Fourth Time Is The Charm
The more I hear about 4th Edition D&D, the more I like what I’m hearing. I think now is exactly the right time for a new edition to be announced, and the release schedule looks just fine and dandy. The DI online gaming idea looks pretty hinky too, and that’s something I’d expected to hate from the start. I just hope that it actually works. D&D doesn’t have a great track record when it comes to software, so let’s hope number 4 breaks the curse, eh?
Let’s be fair though. There’s not a huge amount wrong with the current edition of D&D right now – at least nothing with can’t be fixed with a handful of House Rules and a decent pair of scissors. The Core Books themselves are great (so long as you ignore Attacks of Opportunity, grapples and XP calculations). Heck, even the worst books WoTC have released over the years (c. 60% of the Complete…. range) have one or two redeeming features in the form of usable Feats, equipment and character ideas. Maybe I’m just being charitable, but 3.5E is the bet version of D&D to date and it’ll be a hard act to follow.
What I’d like to see is a more generic core D&D without the kooky Vancian (memorise, then cast) Magic as core; that doesn’t represent How Magic Works in 98% of all Fantasy novels outside D&D’s own fiction line (and even they hand-wave over it), so should go. I’d also love to see a move away from miniatures play. D&D isn’t a board game but one of imagination; a shift of emphasis toward online gaming and virtual tabletops ir a Good Thing if it means less emphasis on Little Plastic Figures ™ in the game.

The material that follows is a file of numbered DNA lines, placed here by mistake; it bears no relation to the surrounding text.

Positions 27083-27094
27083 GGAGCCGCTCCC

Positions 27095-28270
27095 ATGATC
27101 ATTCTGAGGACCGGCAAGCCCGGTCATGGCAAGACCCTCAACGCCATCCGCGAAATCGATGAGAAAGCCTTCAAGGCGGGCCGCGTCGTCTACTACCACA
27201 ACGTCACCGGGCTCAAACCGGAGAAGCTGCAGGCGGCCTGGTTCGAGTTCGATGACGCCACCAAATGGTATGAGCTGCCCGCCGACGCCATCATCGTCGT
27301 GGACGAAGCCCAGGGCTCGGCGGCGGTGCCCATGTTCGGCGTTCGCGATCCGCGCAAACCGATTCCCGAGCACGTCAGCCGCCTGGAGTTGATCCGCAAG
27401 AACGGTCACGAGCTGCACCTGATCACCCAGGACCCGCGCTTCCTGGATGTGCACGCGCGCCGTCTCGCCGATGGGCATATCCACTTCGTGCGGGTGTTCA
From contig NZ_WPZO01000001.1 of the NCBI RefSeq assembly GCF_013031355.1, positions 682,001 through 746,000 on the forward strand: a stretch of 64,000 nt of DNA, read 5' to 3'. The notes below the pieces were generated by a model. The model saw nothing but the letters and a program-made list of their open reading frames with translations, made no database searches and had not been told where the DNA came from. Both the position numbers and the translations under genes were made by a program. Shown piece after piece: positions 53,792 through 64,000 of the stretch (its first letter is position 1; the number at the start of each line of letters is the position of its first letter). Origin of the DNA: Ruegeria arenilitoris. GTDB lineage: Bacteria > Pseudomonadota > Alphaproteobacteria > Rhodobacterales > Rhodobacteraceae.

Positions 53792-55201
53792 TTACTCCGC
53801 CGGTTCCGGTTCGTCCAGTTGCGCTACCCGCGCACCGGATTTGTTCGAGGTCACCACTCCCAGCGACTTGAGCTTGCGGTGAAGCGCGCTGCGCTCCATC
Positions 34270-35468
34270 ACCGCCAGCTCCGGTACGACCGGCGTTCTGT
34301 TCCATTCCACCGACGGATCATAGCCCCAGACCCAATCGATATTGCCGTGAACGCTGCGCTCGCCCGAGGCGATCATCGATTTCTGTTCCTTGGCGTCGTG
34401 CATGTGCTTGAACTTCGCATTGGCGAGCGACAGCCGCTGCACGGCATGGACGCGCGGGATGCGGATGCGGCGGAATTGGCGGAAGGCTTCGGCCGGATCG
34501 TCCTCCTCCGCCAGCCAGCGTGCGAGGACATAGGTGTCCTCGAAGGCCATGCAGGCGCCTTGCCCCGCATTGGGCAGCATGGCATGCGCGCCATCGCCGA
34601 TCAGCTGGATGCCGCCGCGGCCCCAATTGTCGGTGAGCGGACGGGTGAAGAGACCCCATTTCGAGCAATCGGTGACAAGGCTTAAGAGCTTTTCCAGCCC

What I’m seeing over on the Wixards’ forums and EN World is just that; a re-tooling of the existing game rather than a complete re-invention as occured with the birth of 3rd Edition. The very rules which need changing (AoO, grappling, class restrictions, etc) are those facing change, and the entire system is being streamlined to make for a better game overall.
Over in Mutants & Masterminds it’s possible to run a combat session where the good guys face off against hundreds of minions at a time. In 3.5E D&D the practical limit is 8 foes. Beyond that a GM’s head is likely to explode I’d hope that D&D takes some lessons from M&M and learns how to manage huge-scale combats like this. It really does change the game dynamic when it’s possible (and encouraged!) to have the heroes face off against overwhelming odds and the rules can keep up.
What D&D lacks more than anything is the tools to allow the generation of unique characters. Two 1st level Halfling Rogues will be 90% identical. Ditto for two 5th level human Fighters or two 20th level elven Sorcerers. The main significant differences will be in equipment and spell selection. Aside from that it’s a fair bet that the attributes will be within a point or two of each other, the skill and feat selections will be similar and the special abilities will be all-but-identical. See one 5th level Fighter, you’ve seen ‘em all.
This is mainly because D&D is based upon the concept of “layered” templates where race adds one specific set of abilities, class and level adds another. There’s little opportunity to personalize the character beyond these constraints. Rangers get to choose their combat style, Fighters get wide Feat selection (though most Fighter-types tend to follow two or three set Feat paths) and Spellcasters can pick their spell lists (again, pretty much the same spells are selected by all casters). It’s not so much “character generation” as design-by-building-block.
That’s a problem which goes away with M&M (and, to a lesser extent, d20 Modern). I hope there’s enough flexibility in all the character classes in 4th Edition D&D for it to be less of an issue there too.
I look forward to finding out